Students using vouchers to attend private schools in Milwaukee graduate at a higher rate than students enrolled in Milwaukee public schools, according to a study released yesterday by supporters of that city's voucher program.
The report was funded by School Choice Wisconsin, a group formed in April to advocate for Milwaukee's program, which has used public funds to pay private school tuition since 1990. The Milwaukee initiative has been followed by voucher programs in Cleveland, the state of Florida and the District.
About 64 percent of Milwaukee students who used vouchers to enter ninth grade at 10 private schools in 1999 graduated from high school four years later, compared with 36 percent of students in public schools, the study found. The study's author, Jay P. Greene, said it adds to a growing body of research demonstrating that school vouchers have led to improved academic outcomes for students, particularly low-income and minority students in failing school systems.
"Nationwide, roughly half of students in urban high schools fail to receive a regular high school diploma," said Greene, a political scientist and senior fellow at the Manhattan Institute for Policy Research, a conservative organization based in New York. "In Milwaukee and Cleveland, it's well under half. Any program that offers a big improvement in the probability of urban students graduating is something that we should be very interested in."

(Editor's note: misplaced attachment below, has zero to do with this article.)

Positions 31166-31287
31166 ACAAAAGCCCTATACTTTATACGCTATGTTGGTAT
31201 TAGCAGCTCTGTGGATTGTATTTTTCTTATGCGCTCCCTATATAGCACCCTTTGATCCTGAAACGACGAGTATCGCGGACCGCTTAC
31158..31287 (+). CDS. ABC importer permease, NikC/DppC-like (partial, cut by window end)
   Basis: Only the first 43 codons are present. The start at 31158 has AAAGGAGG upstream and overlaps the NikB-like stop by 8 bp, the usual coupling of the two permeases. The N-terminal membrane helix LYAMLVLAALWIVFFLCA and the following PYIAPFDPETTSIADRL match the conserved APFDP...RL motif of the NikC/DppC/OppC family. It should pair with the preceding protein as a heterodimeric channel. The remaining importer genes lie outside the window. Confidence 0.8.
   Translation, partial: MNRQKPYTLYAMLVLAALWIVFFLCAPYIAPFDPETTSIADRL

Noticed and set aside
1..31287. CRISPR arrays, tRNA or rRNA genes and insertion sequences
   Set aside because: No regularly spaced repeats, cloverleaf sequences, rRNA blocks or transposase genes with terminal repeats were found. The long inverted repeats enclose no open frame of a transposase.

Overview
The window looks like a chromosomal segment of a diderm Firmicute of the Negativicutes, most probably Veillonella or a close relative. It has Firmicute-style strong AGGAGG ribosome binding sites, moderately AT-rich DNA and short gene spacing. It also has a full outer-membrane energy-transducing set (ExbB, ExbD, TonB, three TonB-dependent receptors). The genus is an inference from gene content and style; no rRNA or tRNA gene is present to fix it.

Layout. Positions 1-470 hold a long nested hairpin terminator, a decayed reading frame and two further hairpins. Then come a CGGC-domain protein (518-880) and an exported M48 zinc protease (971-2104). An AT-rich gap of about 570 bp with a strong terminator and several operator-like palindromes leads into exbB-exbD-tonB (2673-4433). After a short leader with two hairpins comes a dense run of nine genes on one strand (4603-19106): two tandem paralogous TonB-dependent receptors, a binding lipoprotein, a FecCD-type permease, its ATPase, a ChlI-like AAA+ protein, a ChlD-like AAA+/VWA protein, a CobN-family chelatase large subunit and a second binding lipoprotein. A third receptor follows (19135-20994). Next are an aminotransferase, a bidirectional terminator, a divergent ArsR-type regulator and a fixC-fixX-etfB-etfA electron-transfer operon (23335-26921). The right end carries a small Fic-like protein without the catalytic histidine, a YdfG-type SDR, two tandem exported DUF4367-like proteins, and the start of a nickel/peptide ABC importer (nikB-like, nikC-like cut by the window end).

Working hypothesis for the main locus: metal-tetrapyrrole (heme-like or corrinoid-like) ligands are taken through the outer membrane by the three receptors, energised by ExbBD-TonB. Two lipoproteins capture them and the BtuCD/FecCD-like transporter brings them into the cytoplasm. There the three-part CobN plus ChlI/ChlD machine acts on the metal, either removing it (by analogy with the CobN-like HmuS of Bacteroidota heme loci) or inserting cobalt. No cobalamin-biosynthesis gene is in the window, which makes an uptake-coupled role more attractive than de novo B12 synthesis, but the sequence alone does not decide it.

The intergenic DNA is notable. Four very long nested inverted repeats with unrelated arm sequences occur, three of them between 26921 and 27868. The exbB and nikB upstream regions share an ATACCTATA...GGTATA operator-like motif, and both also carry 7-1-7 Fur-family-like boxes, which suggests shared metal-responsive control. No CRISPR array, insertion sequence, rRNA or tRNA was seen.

However, two researchers who have studied voucher programs questioned aspects of Greene's study after reviewing it at the request of The Washington Post.
Terry M. Moe, a political scientist at the Hoover Institution at Stanford University and a leading proponent of vouchers, said he found Greene's study important. But he noted that it relies on data from 10 of about 100 private schools accepting vouchers in Milwaukee. Moe said random samples of public school and voucher students would be necessary to determine the effects of vouchers.
Richard D. Kahlenberg, a senior fellow at the Century Foundation, a policy group based in the District, said the report "leaves unanswered the most important question: What is the effect of the voucher program on the large number of students left behind in the regular public schools?"
"It's hardly surprising that a very small number of students from families motivated enough to apply to a voucher program do well when placed in a private school environment -- one where students are surrounded by a community of highly motivated peers and their tuition-paying parents," he said.
Kahlenberg said he supports making public schools compete by allowing students to transfer within and between districts but generally opposes publicly funded scholarships for private schools.
Greene, in an interview, acknowledged that students receiving vouchers may come from more highly motivated families, which could account in part for their higher graduation rates. But he said two studies in the 1990s found that voucher recipients in Milwaukee were more likely to be poor and to come from single-parent families than their peers in the regular public schools and that they were likely to start high school with lower test scores.
Greene's study also found that the graduation rate of 64 percent for voucher recipients was higher than the graduation rate of 41 percent among students at six Milwaukee public high schools with selective admission requirements.
The Washington Scholarship Fund, the group that runs the District's new voucher program, applauded the study as evidence that vouchers will improve student performance. The District's program "also will celebrate impressive graduation rates as our scholars advance through school," said Sally J. Sachar, president of the scholarship fund.